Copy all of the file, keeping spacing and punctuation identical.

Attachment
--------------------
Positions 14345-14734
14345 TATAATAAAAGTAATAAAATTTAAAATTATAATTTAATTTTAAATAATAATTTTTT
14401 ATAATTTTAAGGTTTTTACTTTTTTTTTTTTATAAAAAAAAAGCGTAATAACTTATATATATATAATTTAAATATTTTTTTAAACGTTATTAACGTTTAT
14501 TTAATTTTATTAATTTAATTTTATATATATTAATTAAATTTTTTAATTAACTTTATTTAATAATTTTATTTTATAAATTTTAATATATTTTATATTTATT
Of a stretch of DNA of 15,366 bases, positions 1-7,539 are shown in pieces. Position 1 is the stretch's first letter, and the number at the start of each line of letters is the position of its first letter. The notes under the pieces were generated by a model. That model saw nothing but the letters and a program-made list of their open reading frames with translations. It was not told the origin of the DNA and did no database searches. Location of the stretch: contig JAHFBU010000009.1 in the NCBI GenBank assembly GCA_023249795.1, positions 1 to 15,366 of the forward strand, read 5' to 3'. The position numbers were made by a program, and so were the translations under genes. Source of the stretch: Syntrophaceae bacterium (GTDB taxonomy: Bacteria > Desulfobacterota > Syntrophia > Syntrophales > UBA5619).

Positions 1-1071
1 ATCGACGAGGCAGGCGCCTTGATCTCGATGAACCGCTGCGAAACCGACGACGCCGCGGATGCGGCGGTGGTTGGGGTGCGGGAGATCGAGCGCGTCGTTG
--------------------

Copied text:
Positions 14345-14734
14345 TATAATAAAAGTAATAAAATTTAAAATTATAATTTAATTTTAAATAATAATTTTTT
14401 ATAATTTTAAGGTTTTTACTTTTTTTTTTTTATAAAAAAAAAGCGTAATAACTTATATATATATAATTTAAATATTTTTTTAAACGTTATTAACGTTTAT
14501 TTAATTTTATTAATTTAATTTTATATATATTAATTAAATTTTTTAATTAACTTTATTTAATAATTTTATTTTATAAATTTTAATATATTTTATATTTATT
Of a stretch of DNA of 15,366 bases, positions 1-7,539 are shown in pieces. Position 1 is the stretch's first letter, and the number at the start of each line of letters is the position of its first letter. The notes under the pieces were generated by a model. That model saw nothing but the letters and a program-made list of their open reading frames with translations. It was not told the origin of the DNA and did no database searches. Location of the stretch: contig JAHFBU010000009.1 in the NCBI GenBank assembly GCA_023249795.1, positions 1 to 15,366 of the forward strand, read 5' to 3'. The position numbers were made by a program, and so were the translations under genes. Source of the stretch: Syntrophaceae bacterium (GTDB taxonomy: Bacteria > Desulfobacterota > Syntrophia > Syntrophales > UBA5619).

Positions 1-1071
1 ATCGACGAGGCAGGCGCCTTGATCTCGATGAACCGCTGCGAAACCGACGACGCCGCGGATGCGGCGGTGGTTGGGGTGCGGGAGATCGAGCGCGTCGTTG